Neither exaggerate nor minimize testimony about pain or limitations
When one hears “disabling pain” discussed, it sometimes conjures up the image of a claimant rolled into the fetal position, in so much pain that he is unable to get out of bed. Most social security claimants whose cases go to a hearing do not suffer such an extreme degree of pain. Indeed, if a claimant were suffering pain to this degree it would be legitimate for an ALJ to inquire how he was capable of attending the hearing. Therefore, as I will explain during our preparation meeting, it is not necessary for you to be in extreme incapacitating pain to be found disabled.
Try to guard against any tendencies to exaggerate pain testimony. At the same time, however, don’t minimize it. You will be testifying under oath and must tell the truth. If your description of your pain is inconsistent with what is recorded in your medical records, I will need to understand why the reason for the inconsistency.
Your testimony should be about how your pain fits into your disability case. I will ask you to tell me how your pain prevents you from performing substantial gainful activity (inability to sit, stand or walk for prolonged periods; inability to get through an eight-hour day without lying down; good days/bad days/missed work; inability to concentrate or pay attention on a consistent basis; irritability; other pain issues).
Avoid rehearsing and clear-up ambiguities
I will review your testimony generally without rehearsing. I will listen very carefully to what you tell me. I will look for those things in your explanation which need to be addressed in more detail.
You may be sitting in my office for a half hour, even though you estimate that your sitting tolerance is only for 10-15 minutes. This may seem like an inconsistency. However, the discrepancy may be explained by the inherent ambiguity in the question “How long can you sit?” You might be able to force yourself to sit for a period of time in your lawyer’s office knowing that you will soon be able to go home and lie down. In estimating a sitting tolerance of 10-15 minutes, you correctly perceive the question to ask for sitting tolerance in a work-type situation. To avoid any misunderstanding at the hearing, I will encourage you to volunteer that you are estimating your sitting, lifting, standing, etc. tolerance in a work-type situation; or to answer the question by giving an example of overdoing it as well as an estimate of how long you can carry out an activity in a work-like environment.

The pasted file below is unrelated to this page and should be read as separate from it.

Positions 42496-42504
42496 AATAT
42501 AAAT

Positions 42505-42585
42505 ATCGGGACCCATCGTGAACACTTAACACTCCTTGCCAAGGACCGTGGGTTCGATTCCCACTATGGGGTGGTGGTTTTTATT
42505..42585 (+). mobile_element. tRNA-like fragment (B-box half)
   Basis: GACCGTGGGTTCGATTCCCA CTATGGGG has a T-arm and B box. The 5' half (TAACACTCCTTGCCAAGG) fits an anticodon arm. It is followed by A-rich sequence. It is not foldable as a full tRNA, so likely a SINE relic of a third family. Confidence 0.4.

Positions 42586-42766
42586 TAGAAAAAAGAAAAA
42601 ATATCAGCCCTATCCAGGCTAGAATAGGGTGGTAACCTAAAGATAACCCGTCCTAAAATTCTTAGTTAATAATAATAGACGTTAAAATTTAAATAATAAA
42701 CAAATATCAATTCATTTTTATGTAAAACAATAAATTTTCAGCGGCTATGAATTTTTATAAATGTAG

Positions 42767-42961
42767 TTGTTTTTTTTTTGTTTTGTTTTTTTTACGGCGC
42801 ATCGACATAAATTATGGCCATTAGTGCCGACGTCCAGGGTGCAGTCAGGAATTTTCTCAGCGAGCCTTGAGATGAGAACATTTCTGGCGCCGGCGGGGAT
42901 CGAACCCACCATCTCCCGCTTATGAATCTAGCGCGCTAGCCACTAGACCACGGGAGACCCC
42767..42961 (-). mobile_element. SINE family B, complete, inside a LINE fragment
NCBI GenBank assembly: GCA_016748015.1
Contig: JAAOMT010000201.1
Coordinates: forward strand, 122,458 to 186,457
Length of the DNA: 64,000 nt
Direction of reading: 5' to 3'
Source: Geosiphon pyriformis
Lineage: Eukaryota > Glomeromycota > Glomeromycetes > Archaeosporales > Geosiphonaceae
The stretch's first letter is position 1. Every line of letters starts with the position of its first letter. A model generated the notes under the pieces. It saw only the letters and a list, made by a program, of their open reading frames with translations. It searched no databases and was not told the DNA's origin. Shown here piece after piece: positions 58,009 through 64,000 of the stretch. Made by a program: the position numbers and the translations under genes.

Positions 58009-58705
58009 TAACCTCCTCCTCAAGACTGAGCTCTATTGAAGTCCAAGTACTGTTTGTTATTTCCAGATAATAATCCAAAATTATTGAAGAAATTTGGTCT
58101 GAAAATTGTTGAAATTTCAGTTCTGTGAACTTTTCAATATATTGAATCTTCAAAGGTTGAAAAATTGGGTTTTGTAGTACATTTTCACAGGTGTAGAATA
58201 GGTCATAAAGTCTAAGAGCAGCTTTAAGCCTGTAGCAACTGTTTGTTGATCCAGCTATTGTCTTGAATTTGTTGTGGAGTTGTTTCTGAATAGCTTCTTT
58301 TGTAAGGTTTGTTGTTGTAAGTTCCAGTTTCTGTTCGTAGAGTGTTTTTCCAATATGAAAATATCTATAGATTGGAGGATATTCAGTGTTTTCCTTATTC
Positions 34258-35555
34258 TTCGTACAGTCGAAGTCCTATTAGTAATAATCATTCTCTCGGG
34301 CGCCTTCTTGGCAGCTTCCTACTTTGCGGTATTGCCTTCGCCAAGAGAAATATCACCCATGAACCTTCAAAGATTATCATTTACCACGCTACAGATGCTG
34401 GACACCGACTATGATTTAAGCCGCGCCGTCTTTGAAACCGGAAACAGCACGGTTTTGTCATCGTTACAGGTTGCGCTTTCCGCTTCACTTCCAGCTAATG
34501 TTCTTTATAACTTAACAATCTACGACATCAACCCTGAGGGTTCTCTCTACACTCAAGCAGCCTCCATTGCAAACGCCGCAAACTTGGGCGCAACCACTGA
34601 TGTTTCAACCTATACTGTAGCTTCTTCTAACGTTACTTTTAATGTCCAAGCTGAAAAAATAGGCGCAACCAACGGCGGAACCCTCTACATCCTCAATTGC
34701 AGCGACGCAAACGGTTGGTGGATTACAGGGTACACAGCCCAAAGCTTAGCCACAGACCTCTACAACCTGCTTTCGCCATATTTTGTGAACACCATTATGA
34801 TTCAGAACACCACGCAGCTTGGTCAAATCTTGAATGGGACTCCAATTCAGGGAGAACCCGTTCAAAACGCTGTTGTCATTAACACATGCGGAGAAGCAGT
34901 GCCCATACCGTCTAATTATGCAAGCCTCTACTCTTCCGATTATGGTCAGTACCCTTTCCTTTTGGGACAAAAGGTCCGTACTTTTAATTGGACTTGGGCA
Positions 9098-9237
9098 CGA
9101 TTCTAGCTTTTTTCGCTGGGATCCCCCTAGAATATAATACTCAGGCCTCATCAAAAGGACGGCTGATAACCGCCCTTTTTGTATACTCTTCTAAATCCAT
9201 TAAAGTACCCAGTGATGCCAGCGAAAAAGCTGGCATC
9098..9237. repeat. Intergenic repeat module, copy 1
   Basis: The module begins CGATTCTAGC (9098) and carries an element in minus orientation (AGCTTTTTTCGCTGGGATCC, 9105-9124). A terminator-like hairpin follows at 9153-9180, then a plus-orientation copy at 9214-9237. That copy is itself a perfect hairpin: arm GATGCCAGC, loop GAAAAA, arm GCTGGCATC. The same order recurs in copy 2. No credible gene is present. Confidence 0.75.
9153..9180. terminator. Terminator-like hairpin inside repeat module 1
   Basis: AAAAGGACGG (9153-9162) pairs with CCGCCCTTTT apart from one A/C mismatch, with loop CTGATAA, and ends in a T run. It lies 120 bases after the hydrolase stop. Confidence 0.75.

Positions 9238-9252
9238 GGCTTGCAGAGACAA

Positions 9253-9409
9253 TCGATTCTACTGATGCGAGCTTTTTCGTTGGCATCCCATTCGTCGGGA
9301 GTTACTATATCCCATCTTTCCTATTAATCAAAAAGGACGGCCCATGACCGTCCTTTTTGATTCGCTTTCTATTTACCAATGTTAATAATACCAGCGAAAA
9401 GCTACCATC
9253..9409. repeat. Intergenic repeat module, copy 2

Fill your testimony with examples and anecdotes
The best way for me to encourage a vivid description and detailed examples in your testimony is to make you feel comfortable using your own words. To encourage natural testimony, I will tell you to psyche yourself up for talking to the ALJ, not the same way you would talk to a regular judge in a courtroom, but rather as if the ALJ were an old friend who wants to be brought up to date about all of the problems you have been having lately.
At the hearing, when you are asked about your daily activities, you are presented with a golden opportunity to describe your limitations in the context of your daily life. Be sure to give enough details. Run through your usual day hour by hour for the judge, providing as much detail as possible, emphasizing those things that you do differently now because of your impairments. Describe how long you are active doing things and how long you rest afterwards. Give details about resting-where you rest, whether it’s sitting or lying down, whether it’s on the couch or the bed or a recliner chair. Tell how long it takes you to do a project now compared to how long it used to take you. Describe all those things that you need help from other people doing-and tell who those others are. Give details and examples right down to the names of the television shows you regularly watch, if that is what you do.
The more specifics you can provide to the ALJ about your daily activities, the more readily the ALJ will understand your testimony about your symptoms and limitations.
One of the most valuable ways I help Maine and New Hampshire Social Security disability applicants is by preparing them for the hearing before the administrative judge.
If you want my help with your Social Security disability hearing or any other aspect of your claim for benefits, and you live in New Hampshire or Maine, provide a brief description of your claim using the form to your right or contact me at:
Law Office of Gordon Gates
Social Security disability lawyer
Toll-Free: (888) 200-4484
New Hampshire: (603) 821-0249
Maine: (207) 284-9999
Fax: (888) 774-0270
New Hampshire office (by appointment)
83 Hanover Street
Manchester, NH 03101
Please send all mail to:
110 Main Street
Saco, Maine 04072